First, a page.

- it is not a macro camera;
- it is not a camera for taking shots of fast moving objects (i. e. children);
- it is not a pocket size point-and-shoot camera unless you have huge pockets.
But as some are saying it is a great camera for landscape photography. I can't see why would anyone use a medium size point-and-shoot camera over a DSLR while getting into a landscape photography. Nevertheless ...
What else the Canon G1 X is - big surprise - a plane spotting camera. Above is the photo of the Canadair aircraft taken with the G1 X. Well, it was moving by rather slowly towards the runway.
And just for kicks - two shots (above and below) of the same Embraer 190 were taken at the runway of the Ottawa International Airport few seconds apart with two different cameras: one with Canon G1 X, another with Canon 40D equipped with Canon 100 mm 2.8 Macro lens. I let you guess which one is which. The answer is at the very bottom of the article.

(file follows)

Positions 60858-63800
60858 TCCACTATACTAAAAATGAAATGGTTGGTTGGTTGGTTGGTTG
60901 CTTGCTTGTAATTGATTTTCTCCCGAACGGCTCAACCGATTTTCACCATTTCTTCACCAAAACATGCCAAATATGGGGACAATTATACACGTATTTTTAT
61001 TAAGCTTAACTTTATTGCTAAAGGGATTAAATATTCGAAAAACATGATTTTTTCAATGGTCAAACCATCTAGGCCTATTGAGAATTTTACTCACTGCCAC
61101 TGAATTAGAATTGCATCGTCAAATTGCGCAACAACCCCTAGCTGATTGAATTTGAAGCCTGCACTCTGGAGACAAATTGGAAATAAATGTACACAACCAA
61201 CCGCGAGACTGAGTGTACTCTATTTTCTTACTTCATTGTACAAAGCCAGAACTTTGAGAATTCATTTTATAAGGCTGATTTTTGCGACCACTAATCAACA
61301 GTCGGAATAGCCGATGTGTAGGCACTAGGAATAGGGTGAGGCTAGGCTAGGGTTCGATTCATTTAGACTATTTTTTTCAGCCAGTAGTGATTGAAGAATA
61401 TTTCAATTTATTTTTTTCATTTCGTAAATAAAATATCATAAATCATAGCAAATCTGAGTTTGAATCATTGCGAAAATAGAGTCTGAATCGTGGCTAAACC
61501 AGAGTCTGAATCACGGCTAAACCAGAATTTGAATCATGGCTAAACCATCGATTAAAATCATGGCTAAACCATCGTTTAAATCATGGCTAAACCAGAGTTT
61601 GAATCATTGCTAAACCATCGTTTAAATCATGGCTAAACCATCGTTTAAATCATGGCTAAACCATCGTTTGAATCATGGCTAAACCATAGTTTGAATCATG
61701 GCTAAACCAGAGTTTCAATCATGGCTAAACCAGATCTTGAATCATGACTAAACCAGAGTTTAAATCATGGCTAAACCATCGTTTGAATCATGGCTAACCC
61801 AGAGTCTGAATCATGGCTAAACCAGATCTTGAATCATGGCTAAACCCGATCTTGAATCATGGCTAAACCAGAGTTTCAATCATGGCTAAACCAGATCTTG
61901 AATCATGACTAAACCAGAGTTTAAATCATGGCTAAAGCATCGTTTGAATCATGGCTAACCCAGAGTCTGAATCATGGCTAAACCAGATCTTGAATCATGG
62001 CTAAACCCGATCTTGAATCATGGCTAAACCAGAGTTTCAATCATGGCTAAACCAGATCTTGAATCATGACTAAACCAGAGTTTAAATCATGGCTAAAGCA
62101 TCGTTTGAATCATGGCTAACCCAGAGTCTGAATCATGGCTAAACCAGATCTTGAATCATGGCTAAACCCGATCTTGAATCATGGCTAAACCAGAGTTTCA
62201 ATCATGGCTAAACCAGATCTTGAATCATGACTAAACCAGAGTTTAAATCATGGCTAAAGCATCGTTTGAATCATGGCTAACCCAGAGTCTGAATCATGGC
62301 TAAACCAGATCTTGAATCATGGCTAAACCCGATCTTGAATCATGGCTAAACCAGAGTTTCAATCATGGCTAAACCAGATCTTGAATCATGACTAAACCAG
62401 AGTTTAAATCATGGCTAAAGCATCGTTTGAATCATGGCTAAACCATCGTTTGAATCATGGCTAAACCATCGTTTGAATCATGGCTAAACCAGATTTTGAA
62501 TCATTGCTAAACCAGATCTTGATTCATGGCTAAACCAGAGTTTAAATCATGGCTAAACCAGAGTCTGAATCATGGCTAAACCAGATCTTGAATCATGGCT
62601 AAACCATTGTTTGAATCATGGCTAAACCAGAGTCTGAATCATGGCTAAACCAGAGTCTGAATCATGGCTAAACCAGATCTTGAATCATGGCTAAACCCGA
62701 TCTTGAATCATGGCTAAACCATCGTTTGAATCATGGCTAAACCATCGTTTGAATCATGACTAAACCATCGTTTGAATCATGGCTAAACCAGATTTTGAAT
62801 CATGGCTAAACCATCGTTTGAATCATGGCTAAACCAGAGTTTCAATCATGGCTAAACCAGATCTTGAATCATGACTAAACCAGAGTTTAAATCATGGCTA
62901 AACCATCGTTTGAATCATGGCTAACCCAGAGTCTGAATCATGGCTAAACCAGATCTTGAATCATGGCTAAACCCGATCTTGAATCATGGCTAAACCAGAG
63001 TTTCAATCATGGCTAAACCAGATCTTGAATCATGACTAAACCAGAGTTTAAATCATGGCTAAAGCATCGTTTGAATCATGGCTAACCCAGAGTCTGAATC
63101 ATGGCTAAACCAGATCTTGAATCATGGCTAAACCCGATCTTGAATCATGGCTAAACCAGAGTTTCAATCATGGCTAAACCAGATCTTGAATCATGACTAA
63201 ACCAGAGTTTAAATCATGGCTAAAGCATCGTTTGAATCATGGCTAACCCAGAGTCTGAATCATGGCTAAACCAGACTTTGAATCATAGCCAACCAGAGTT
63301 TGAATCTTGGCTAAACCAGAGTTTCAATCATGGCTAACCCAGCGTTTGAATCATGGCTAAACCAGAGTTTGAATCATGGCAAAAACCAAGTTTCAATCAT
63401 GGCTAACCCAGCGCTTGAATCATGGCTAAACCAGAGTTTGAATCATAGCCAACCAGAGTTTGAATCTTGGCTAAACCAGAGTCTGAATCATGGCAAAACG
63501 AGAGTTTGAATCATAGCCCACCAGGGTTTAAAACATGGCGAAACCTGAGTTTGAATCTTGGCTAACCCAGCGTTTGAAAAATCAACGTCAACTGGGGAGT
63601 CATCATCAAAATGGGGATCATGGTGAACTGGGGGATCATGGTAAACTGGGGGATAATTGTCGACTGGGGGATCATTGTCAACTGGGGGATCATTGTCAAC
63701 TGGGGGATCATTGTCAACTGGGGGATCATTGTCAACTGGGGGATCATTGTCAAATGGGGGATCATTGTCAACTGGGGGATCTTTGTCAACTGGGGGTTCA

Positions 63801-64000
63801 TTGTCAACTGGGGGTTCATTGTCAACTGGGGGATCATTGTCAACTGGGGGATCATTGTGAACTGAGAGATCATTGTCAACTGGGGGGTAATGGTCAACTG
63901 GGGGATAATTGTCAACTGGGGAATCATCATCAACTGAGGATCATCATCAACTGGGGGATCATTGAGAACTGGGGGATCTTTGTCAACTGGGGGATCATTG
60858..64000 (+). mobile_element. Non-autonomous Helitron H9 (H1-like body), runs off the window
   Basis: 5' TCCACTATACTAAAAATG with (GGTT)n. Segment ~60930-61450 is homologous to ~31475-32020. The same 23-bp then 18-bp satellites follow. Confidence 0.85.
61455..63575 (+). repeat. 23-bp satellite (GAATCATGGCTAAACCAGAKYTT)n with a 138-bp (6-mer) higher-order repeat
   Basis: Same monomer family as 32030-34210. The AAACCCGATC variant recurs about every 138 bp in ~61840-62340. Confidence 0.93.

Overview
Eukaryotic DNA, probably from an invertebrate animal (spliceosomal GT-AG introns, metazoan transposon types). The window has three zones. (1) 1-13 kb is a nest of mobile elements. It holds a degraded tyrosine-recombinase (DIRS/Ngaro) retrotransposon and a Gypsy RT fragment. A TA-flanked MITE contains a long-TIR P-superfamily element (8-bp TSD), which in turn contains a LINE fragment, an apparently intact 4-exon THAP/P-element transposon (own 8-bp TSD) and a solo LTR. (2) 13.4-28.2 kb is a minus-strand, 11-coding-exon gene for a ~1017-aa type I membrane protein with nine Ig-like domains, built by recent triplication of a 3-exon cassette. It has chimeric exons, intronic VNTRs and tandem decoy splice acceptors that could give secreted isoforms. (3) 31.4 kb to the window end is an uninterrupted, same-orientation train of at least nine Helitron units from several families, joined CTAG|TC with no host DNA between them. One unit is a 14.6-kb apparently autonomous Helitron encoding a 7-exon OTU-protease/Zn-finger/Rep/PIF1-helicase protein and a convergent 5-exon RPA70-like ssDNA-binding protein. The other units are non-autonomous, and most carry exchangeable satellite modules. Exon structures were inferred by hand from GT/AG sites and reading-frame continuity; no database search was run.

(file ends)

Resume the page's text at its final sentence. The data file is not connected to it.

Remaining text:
But the main kick is this: the G1 X lens has perfect size for sticking it through the chicken wire airport fence. It is not always the case with some Canon L lenses - the front element may be prohibitively large. Depending on the angle your shot may be needing some serious trimming, or worse you may be unable to get a shot at all.
Yet I have not tried aiming G1 X on fast moving jets, but promise you to try and report back. But for as long as airplane is part of the landscape you are in business.
Right answer: top - G1 X, bottom - 40D/100 mm. Both images were saved as RAW and processed into JPG with exactly same settings in canon DPP. I can see the difference with the colours being bolder with the former, but the light detailing more superior with the latter. Of course, the 100 mm 2.8 piece of glass did a great job too.